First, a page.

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Signs of left atrial enlargement are common, and often there is evidence of biatrial enlargement. Abnormal Q waves may be seen, though less commonly than in hypertrophic cardiomyopathy. Abnormal Q waves are most often seen in leads V1 to V4 and may mimic the appearance of a myocardial infarction.

Restrictive cardiomyopathy Restrictive cardiomyopathy is the least common form of cardiomyopathy and is the end result of several different diseases associated with myocardial infiltration—for example, amyloidosis, sarcoidosis, and haemochromatosis. The most common electrocardiographic abnormality is the presence of low voltage QRS complexes, probably due to myocardial infiltration. Both supraventricular and ventricular arrhythmias are common.

Electrocardiographic findings in restrictive cardiomyopathy

x Low voltage QRS complexes x Conduction disturbance x Arrhythmias—supraventricular, ventricular I aVR V1 V4
x
Low voltage QRS complexes
x
Conduction disturbance
x
Arrhythmias—supraventricular, ventricular
I aVR
V1
V4
II aVL
V2
V5
III aVF
V3
V6
ventricular I aVR V1 V4 II aVL V2 V5 III aVF V3 V6 Patient with restrictive

Patient with restrictive cardiomyopathy due to amyloidosis (note the low voltage QRS complexes and the right bundle branch block)

The box showing voltage criteria for left ventricular hypertrophy and the box showing the scoring system are adapted from Chou T, Knilans TK. Electrocardiography in clinical practice. 4th ed. Philadelphia, PA: Saunders, 1996.

I aVR V1 V4 II aVL V2 V5 III aVF V3 V6
I aVR
V1
V4
II aVL
V2
V5
III aVF
V3
V6

Dilated cardiomyopathy (note left ventricular hypertrophy pattern)

R K Thakur is professor of medicine, Thoracic and Cardiovascular Institute, Michigan State University, Lancing, MI, USA, where Jihad M Khalil also worked at the time of submission.

The ABC of clinical electrocardiography is edited by Francis Morris, consultant in emergency medicine at the Northern General Hospital, Sheffield; June Edhouse, consultant in emergency medicine, Stepping Hill Hospital, Stockport; William J Brady, associate professor, programme director, and vice chair, department of emergency medicine, University of Virginia, Charlottesville, VA, USA; and John Camm, professor of clinical cardiology, St George’s Hospital Medical School, London. The series will be published as a book in the summer.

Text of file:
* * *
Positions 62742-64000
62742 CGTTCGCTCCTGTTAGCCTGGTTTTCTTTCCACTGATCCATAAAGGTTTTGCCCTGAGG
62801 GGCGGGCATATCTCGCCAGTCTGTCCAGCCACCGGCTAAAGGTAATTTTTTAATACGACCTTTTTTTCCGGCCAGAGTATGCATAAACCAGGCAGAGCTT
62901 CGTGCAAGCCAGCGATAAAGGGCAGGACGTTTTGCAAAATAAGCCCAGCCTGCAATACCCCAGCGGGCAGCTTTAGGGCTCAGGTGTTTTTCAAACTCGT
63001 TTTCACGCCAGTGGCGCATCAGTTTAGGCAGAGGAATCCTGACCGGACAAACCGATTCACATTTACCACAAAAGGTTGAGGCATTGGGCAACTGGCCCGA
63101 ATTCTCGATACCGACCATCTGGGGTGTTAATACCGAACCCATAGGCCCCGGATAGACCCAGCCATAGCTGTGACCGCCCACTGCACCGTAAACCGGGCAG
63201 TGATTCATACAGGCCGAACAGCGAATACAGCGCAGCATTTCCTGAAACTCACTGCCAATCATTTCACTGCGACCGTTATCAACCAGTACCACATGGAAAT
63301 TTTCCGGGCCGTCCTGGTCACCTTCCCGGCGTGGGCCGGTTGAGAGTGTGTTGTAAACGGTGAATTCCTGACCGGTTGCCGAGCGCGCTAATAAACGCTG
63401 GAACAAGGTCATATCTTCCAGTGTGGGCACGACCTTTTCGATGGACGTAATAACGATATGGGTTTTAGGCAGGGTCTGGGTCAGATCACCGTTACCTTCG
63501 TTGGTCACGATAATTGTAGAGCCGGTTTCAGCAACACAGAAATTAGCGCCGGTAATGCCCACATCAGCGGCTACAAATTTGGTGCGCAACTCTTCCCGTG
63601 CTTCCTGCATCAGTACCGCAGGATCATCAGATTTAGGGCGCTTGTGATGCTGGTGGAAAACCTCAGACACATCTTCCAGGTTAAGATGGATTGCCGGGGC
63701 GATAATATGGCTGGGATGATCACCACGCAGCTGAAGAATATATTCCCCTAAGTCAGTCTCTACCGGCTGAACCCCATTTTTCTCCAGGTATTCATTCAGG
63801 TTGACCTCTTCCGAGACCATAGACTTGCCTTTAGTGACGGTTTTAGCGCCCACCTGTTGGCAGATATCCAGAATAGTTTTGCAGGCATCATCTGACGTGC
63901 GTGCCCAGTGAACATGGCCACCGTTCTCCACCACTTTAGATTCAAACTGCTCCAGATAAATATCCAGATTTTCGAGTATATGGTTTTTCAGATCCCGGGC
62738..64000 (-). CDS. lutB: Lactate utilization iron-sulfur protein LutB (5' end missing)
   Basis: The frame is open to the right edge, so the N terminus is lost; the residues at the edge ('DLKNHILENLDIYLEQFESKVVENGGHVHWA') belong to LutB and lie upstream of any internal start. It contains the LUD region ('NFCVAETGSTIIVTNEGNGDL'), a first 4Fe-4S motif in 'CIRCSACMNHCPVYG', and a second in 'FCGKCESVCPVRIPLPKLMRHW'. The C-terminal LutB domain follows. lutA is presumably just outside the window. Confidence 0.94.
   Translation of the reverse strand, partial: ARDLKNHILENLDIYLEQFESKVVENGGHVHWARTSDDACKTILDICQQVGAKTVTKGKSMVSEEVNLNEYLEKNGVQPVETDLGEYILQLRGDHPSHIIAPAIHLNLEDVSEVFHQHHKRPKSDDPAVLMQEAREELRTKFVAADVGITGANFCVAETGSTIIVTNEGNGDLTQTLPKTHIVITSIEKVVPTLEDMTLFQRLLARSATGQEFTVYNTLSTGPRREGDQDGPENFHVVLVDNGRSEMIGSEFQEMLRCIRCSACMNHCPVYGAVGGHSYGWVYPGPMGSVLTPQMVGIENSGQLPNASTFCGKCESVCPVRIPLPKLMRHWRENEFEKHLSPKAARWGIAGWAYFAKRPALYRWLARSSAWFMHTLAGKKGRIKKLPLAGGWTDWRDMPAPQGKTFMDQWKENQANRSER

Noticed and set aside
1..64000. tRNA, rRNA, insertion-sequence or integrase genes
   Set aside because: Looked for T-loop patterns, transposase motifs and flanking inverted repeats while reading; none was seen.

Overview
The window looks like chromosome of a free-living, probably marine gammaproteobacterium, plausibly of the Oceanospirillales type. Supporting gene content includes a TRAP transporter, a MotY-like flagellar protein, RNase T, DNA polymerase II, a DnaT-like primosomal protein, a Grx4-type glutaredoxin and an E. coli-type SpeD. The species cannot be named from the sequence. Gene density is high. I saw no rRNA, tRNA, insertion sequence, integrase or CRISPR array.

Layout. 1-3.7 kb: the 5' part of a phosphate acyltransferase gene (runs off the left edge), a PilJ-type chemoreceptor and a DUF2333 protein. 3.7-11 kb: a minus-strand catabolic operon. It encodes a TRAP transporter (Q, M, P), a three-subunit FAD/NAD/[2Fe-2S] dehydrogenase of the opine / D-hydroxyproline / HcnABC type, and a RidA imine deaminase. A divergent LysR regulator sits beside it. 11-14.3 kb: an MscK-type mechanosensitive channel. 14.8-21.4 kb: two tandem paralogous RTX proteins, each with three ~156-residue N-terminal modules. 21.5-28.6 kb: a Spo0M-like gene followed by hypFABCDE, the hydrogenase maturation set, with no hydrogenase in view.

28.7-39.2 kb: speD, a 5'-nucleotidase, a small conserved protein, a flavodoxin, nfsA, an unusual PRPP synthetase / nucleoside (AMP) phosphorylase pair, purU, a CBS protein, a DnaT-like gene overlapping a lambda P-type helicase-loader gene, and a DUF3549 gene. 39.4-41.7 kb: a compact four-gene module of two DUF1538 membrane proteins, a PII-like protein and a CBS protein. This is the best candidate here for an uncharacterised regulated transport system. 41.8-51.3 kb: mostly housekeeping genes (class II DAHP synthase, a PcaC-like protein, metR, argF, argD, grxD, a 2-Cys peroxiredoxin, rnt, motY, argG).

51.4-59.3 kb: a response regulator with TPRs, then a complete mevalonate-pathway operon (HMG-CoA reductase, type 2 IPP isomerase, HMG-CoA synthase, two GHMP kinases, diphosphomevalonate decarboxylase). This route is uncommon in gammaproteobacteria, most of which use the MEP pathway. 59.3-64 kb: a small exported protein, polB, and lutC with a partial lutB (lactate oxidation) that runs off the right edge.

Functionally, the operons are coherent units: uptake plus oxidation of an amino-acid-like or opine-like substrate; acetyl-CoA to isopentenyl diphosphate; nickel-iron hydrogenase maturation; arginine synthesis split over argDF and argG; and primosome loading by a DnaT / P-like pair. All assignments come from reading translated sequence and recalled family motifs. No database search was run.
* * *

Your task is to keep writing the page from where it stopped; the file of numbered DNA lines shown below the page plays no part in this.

BMJ 2002;324:1264–7

One hundred years ago The passing of the beard

DR. ALEXANDER DOWNIE in his new Zion, from which he has banished all regular professors of the healing art, has lately issued an ordinance making the wearing of beards compulsory on all men. Elsewhere, however, there are signs that the doom of the beard is written in the book of fate. Fashion and hygiene are for once combined in one object, and that is the elimination of the beard. A few years ago our gilded youth were bearded like the pard, or as nearly so as Nature permitted; now what Parolles calls “valour’s excrement” is practically a forbidden thing to “smart” young men, even as a decent covering for a feeble chin. Hygiene is equally ruthless. A German surgeon some time ago vehemently denounced the beard as a fertile source of infection during operations. Quite recently it has been stated, with what authority we are unable to say, that the German Emperor has decreed that those among his lieges who practise medicine or surgery shall cut off their beards. So sweeping an order sounds

rather improbable even as coming from a potentate whose motto is Summa lex regis voluntas. But the German Emperor, like the prophet Habakkuk, is capable of anything when he is bitten by an idea. And such an order would be in accord with the teachings of hygienic science, for your Teutonic professor is often like Bottom in his “translated” condition—marvellously hairy about the face. In another hemisphere it is announced that the Milk Commission of New York has ordered that hereafter smoothfaced men only shall be employed for milking cows and delivering milk to the various dépôts throughout the State. The reason given is that the dust from the stable is liable to infect the beard, which will collect and hold microbes that may readily impregnate the milk. Unless the beard can retrieve its sanitary character we fear it is destined to become as rare as an appendix already is within the sphere of influence of certain Transatlantic surgeons. (BMJ 1902;ii:273)